Bonn: German Development Institute / Deutsches Institut für Entwicklungspolitik (DIE)
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On 26 September, the United Nations will adopt the ‘2030 Agenda for Sustainable Development’, which includes 17 ‘Sustainable Development Goals’ (SDGs). These Goals will replace the Millennium Development Goals and are meant to make international development transformative and sustainable. This ambition is reflected in their thematic scope which covers fundamental aspects of the social, the economic and the environmental dimensions of sustainable development. In addition, the SDGs are truly universal in nature, i.e. they constitute a challenge for all countries, including the most developed ones. Implementation of the 2030 Agenda will thus involve domestic policymakers as well as international cooperation and go beyond development policy.
The list of indicators that is needed for making the goals and targets operational is expected for March 2016. Indicators will be fundamental for implementation, monitoring, reporting and evaluation.
Therefore, a group of experts from the German Development Institute / Deutsches Institut für Entwicklungspolitik (DIE) have prepared detailed comments on all goals and the indicators that are currently under discussion. The result is an update of a draft version circulated earlier this year.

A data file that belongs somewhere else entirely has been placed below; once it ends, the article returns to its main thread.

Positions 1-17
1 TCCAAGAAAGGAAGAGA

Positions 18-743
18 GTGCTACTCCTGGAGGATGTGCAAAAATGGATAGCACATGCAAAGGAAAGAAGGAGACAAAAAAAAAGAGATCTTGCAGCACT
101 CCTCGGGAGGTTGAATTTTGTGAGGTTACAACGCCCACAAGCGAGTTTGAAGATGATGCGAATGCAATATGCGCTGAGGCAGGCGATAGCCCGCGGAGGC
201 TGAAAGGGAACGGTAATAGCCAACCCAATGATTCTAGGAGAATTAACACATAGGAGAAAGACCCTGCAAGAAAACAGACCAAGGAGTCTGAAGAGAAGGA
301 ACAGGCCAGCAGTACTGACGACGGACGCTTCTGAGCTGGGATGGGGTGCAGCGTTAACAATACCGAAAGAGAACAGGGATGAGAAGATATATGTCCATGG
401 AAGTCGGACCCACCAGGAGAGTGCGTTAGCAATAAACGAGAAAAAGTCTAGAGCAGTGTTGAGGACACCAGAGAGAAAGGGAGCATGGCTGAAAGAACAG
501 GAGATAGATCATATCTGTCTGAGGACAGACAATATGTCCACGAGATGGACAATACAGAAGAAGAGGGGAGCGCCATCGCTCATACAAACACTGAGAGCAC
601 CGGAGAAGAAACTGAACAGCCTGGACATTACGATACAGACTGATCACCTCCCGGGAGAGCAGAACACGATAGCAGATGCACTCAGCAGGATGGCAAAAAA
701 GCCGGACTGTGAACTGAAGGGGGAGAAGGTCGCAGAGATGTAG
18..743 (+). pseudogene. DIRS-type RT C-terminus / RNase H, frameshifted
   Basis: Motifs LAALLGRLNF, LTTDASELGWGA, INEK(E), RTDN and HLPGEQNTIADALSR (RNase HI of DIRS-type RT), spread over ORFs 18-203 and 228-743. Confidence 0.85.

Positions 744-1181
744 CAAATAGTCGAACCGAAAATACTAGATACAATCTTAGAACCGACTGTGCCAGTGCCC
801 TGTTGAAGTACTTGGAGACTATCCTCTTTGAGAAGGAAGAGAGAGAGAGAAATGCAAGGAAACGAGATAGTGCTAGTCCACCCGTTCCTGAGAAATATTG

The comments show how difficult it is to identify adequate indicators for all the goals in the new agenda. Some of them can be measured more easily while others are rather qualitative in nature so that it is difficult to measure progress in quantitative terms. In addition, some of the indicators under discussion are very complex with the effect that there is a risk that only experts are able to understand and remember them. Also, some goals lack specifications or a dead-line for achievement, or they are not yet measurable with the available data. And finally, some indicators cover just a small segment of what the respective goal is meant to achieve.
With this review, we aim at providing an input for the debate on indicators and for the process of designing national strategies to implement the 2030 Agenda. The monitoring and review processes at the global, regional and national levels will be fundamental for measuring progress, and for adjusting policies.
The introduction of the volume summarizes the achievements made by the adoption of a new agenda for sustainable development. It shows the advantages of the SDGs in comparison with the MDGs. The chapter after the introduction focusses on how the UN system can contribute to implementation, monitoring and review of the 2030 Agenda, and reflects on the possible shape of an accountability framework. The core of the discussion paper are chapters that review every SDG, its subordinate targets and its proposed indicators.